Surveys of local industries conducted by Jackson County Industrial Development Corp. revealed employees’ leadership and communication skills as high priorities.
The industries said they would like prospective employees to come in with those skills, rather than having to teach them.
JCIDC and Jennings County Economic Development are joining forces with the help of Administrative Resources association to bring a workforce development program back to the area.
The two counties offered a similar program about eight years ago, but funding was only available for a year-and-a-half.
The Indiana Office of Community and Rural Affairs recently announced it is offering grant dollars geared toward workforce development. ARa has been tasked with applying for a grant in hopes of revitalizing the program in Jackson and Jennings counties.
Eight grants, up to $250,000, will be awarded statewide.
Given the success of the program in 2007, it would be good to get it going again, said Jackie Hill, workforce director with JCIDC.
“It was very successful. We trained over 300 people in the county,” Hill said of the Management Supervisory Institute. “Employers have continually asked for that back. We just haven’t had the funding to do that. It’s an excellent program. It’s one that has been requested, so I have no problem that we’ll have it filled with both Jackson and Jennings counties.”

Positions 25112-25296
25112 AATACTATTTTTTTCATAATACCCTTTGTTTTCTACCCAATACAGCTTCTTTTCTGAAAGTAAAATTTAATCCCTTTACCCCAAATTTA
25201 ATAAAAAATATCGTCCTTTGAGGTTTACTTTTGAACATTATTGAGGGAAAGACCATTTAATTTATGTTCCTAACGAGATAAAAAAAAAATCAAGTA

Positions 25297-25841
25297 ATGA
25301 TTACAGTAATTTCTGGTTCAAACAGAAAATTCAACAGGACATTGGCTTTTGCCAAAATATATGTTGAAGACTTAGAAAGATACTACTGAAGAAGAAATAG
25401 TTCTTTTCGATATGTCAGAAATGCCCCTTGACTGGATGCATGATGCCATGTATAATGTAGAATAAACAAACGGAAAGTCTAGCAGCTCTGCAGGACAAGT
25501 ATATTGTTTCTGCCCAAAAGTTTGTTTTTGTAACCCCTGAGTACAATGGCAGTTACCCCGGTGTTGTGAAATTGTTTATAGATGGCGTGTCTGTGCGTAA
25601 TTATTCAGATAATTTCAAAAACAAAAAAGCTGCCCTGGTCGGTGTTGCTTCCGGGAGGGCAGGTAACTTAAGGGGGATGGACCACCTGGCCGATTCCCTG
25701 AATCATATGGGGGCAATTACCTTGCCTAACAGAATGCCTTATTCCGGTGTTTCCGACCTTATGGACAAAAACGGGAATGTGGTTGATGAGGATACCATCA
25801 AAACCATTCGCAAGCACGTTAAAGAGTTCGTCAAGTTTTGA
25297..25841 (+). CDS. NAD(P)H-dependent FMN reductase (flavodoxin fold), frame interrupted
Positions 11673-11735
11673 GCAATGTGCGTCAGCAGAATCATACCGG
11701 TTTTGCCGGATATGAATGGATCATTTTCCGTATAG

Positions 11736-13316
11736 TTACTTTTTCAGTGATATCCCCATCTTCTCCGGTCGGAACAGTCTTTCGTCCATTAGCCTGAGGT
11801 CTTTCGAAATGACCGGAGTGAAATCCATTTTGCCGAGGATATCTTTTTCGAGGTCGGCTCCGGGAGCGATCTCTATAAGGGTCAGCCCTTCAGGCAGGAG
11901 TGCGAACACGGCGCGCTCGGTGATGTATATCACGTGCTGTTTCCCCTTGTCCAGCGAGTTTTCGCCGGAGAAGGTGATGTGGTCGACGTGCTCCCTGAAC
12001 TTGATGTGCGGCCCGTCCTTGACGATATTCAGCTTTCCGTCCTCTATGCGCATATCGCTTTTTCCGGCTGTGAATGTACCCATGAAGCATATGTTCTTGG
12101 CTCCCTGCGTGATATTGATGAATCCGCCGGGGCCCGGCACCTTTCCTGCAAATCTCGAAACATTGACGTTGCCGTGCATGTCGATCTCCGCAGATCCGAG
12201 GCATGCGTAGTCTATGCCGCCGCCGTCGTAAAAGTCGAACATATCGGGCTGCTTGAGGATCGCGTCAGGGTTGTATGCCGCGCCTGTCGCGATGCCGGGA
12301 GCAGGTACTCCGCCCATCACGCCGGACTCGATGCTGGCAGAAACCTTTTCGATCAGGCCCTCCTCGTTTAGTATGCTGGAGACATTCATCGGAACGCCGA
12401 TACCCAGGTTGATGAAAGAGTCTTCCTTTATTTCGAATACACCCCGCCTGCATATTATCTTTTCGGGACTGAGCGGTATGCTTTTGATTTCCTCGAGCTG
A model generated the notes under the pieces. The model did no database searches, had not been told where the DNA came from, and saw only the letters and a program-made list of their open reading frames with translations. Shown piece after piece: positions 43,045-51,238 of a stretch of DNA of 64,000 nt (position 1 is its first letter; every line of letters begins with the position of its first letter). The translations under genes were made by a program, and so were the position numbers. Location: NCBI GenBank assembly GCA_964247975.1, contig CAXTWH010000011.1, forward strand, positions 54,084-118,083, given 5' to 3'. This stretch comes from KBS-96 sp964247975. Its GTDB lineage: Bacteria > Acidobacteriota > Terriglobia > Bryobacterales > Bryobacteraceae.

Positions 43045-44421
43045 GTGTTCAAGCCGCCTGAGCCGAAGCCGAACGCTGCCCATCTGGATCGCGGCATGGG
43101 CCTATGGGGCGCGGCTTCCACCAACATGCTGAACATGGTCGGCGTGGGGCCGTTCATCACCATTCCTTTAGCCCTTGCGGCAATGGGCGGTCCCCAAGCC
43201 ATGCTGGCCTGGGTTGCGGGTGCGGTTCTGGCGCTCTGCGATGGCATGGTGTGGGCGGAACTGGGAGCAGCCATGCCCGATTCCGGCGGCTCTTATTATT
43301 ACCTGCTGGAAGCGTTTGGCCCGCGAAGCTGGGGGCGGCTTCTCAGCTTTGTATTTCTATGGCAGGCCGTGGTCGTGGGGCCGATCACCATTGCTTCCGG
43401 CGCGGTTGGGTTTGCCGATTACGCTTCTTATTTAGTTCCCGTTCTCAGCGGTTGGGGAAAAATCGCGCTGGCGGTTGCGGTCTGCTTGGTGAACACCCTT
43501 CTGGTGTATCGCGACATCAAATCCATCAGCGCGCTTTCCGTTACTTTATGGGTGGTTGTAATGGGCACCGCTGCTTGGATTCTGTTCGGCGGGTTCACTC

The two counties are teaming up because a regional approach was recommended in applying for the grant.
“We’ve had success in both counties. It made sense to combine those efforts,” Hill said.
“There’s some inflow and outflow between the two counties as far as workers, so we thought that would just be a natural fit, as well,” Trena Carter with ARa added. According to the U.S. Census Bureau, 1,801 Jennings County residents commuted to work in Jackson County each day in 2013, and 473 Jackson County residents worked in Jennings County.
Hill and Carter recently shared their intent to apply for the grant with the three Jackson County commissioners because they would be applying on behalf of the county. There is no cost to the county, but they needed approval since it’s a county initiative, Hill said.
The grant proposal is due Friday. If approved, the full application will be due Oct. 23.
If $250,000 is awarded, it would require a 20 percent local match of $50,000 — up to $37,500 in-kind and $12,500 cost divided between the two counties.
Hill said she expects the grant recipients to be announced in mid-November. If Jackson County is approved, she said the goal is to have the first classes offered starting in April.
Classes would be conducted at the learning centers in Jackson and Jennings counties. The economic development agencies would find postsecondary providers to teach the classes.
Each agency would serve as the program coordinator in their county and be responsible for reviewing applications and determining eligibility.
When Jackson County offered the Management Supervisory Institute, it received a couple of grants to run three class sessions at a time. The program ran for 14 weeks, and participants attended a daylong class once a week.
It targeted high school graduates who are unemployed or underemployed.
With OCRA’s initiative, 51 percent of those enrolled have to meet the low to moderate income level.
Hill said both Jackson and Jennings counties have high schools with a Jobs for America’s Graduates program, which focuses on students who have faced educational barriers and helps them transition to life beyond high school. Many of the work skills are covered in that program.
“We’re looking to hopefully target some of those students when they graduate to potentially enroll them in these classes,” Hill said.
The program also would be offered to employers in the area that want to enhance their existing workforce’s leadership skills.